What Is Passive Fire Protection 

Passive Fire Protection NZ

What Does Passive Fire Protection Mean? 

Passive fire protection is a strategy to control fire outbreaks in a building. Installing passive fire protection can save lives, and businesses and homeowners need to consider installing it. 

If you want to learn more about passive fire protection (PFP), continue reading this article.

What Does Passive Fire Protection (PFP) Mean?

Passive fire protection refers to components incorporated into buildings to delay or prevent the spread of fire. PFP materials are often used in the construction of the building or supplementary materials used to segregate portions of a structure and minimise further fire risk. PFP is usually found in fire-resistant doors, walls, and flooring.

Examples Of Passive Fire Protection (PFP)

Fire Doors

Fire doors, also known as fire-rated doors, are a form of opening protection system designed to reduce or entirely halt the spread of smoke and fire. 

Normally, fire doors are meant to remain open by using electromagnetic hardware linked to the facility’s fire alarm system. When the electricity goes out or the fire alarm goes off, the magnet releases, forcing the door to close automatically. 

Fire doors are often heavier than conventional doors and are made of metal or other fire-rated materials.

Coatings And Firestop Materials

Fireproof coatings such as spray-applied epoxy intumescent and subliming coatings are often utilised to prevent fire propagation. In addition, firestop materials can be used internally, such as cable coating (the application of fire retardants to wires and cables), or externally, such as structural fire protection.


Firewalls serve as a fireproof barricade to prevent the spread of fire across rooms, buildings, or structures while retaining structural integrity and fire resistance.

Purpose Of Passive Fire Protection 

To Reduce The Spread Of Fire

PFP prevents fire, smoke, and heat from spreading throughout the structure by confining them where they originate. This allows the building’s occupants to address the situation and evacuate.

To Preserve The Structural Integrity Of Buildings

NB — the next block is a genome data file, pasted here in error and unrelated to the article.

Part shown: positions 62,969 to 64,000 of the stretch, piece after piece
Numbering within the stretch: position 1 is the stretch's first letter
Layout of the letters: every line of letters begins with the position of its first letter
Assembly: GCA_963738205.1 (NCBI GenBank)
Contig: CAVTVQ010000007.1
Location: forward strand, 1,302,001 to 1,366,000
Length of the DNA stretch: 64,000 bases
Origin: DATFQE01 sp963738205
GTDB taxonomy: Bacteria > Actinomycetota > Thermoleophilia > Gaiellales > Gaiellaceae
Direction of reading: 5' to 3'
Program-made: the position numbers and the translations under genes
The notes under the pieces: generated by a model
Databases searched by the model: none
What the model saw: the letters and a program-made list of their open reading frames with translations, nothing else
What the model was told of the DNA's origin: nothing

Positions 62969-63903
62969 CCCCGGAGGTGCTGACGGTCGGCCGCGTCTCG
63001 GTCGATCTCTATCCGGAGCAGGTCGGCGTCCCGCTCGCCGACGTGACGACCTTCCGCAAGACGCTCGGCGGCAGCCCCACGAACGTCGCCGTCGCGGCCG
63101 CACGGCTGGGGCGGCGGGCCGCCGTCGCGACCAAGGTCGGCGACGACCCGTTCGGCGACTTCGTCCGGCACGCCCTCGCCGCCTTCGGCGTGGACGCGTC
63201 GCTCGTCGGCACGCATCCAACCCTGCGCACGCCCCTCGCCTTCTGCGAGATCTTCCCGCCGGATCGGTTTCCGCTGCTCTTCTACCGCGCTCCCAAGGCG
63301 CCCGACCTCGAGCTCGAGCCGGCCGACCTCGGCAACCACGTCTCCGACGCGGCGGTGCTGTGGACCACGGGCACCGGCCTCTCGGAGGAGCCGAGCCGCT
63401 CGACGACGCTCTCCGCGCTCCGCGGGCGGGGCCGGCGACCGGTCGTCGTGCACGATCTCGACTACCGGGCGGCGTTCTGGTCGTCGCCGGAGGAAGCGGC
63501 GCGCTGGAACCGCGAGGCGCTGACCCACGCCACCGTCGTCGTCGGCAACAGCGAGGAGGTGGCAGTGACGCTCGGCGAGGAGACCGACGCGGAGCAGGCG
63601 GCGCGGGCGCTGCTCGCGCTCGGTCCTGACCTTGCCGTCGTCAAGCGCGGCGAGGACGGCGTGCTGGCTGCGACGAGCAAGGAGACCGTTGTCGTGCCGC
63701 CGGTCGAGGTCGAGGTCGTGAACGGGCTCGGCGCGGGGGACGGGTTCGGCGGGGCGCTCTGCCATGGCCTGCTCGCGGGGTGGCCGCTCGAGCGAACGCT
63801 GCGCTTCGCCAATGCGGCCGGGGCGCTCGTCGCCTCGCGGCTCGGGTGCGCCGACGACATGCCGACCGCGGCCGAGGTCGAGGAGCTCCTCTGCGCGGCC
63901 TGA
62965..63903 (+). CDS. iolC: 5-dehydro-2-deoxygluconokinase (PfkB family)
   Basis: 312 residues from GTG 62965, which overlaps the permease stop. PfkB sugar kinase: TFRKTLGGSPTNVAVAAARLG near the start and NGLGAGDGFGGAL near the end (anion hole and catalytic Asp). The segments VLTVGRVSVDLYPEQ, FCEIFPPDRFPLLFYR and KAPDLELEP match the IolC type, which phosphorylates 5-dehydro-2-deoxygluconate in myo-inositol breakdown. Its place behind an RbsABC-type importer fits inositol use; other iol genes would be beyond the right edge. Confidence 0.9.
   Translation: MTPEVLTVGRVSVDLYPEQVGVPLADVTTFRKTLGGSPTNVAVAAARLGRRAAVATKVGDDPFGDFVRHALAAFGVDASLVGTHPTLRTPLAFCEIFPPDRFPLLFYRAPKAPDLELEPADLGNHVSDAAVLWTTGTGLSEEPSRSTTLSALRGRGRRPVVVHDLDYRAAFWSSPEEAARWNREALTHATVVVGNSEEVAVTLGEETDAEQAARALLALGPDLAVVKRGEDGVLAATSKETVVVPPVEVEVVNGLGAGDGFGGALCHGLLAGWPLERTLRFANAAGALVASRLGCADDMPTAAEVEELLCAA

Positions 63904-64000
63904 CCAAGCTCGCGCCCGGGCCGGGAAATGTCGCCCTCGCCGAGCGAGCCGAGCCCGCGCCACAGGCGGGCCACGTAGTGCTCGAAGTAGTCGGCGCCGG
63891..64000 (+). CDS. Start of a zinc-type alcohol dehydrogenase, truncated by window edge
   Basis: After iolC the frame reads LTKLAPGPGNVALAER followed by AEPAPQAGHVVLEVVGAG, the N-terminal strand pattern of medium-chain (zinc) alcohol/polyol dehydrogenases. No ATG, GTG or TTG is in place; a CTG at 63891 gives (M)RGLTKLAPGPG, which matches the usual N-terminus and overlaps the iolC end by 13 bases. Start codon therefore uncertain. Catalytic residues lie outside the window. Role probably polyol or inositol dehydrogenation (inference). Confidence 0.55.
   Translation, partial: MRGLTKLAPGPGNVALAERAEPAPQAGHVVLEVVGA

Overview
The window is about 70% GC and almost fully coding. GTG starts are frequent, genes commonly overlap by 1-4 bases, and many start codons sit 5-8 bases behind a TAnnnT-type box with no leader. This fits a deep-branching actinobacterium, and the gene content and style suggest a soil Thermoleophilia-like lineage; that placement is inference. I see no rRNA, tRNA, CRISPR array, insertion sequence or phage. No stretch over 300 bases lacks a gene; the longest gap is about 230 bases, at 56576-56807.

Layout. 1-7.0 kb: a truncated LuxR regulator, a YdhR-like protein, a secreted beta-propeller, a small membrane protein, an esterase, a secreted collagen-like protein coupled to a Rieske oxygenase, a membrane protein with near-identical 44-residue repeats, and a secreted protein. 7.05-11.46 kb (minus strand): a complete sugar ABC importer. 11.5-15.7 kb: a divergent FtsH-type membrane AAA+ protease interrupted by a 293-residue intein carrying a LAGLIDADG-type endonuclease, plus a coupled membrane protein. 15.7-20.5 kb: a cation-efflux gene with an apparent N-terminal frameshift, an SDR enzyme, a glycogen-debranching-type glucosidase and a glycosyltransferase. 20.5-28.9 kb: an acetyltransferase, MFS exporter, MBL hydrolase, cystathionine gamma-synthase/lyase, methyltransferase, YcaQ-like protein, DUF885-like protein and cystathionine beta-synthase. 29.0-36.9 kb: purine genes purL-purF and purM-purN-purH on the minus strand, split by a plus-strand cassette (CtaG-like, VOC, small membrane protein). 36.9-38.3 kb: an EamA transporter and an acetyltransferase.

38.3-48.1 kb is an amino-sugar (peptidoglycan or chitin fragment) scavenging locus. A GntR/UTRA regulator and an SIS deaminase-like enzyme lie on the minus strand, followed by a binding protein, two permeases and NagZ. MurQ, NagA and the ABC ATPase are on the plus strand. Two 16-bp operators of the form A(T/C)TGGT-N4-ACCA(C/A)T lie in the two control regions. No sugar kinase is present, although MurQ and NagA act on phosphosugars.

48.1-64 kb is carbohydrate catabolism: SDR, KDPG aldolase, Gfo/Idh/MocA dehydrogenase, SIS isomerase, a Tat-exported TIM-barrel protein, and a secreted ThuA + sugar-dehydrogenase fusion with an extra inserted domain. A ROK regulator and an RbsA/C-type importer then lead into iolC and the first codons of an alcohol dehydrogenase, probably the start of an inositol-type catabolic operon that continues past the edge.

The building’s basic structure is safeguarded by implementing these fire safety measures, extending its sustainability and longevity. 

This also makes a possible fire easier to handle for emergency personnel by restricting the spread of flames to one location and allowing anyone remaining inside the structure to be evacuated.

To Safeguard Escape Routes

Escape routes are left open and accessible by confining the spread of the fire to a single region. This permits anyone within the building to safely exit through the nearest fire door. Similarly, this increases the safety of the firefighters responding to the fire.

What Is The Difference Between Active And Passive Fire Protection?

Active fire protection involves the detection, suppression, and escape of fire. Passive fire protection, on the other hand, refers to limiting the fire and preventing it from spreading further. 

You need an active and passive fire protection system to prevent, detect, alarm, restrict, and control a growing fire. 

Both systems operate concurrently and in tandem with one another.

Combine Fire Protection Technology With Good Safety Practices

It is one thing to install passive fire protection and quite another to educate your employees about fire safety. However, the most crucial aspect of fire safety training is that it might be the difference between life and death. 

Fires are exceedingly harmful, even lethal. Staff fire safety training guarantees that your employees can react swiftly and correctly if a fire does break out. Having your passive fire protection inspected is a requirement for your building warrant of fitness.

With fire safety training combined with passive fire protection, you have a higher chance of reducing the spread of fire.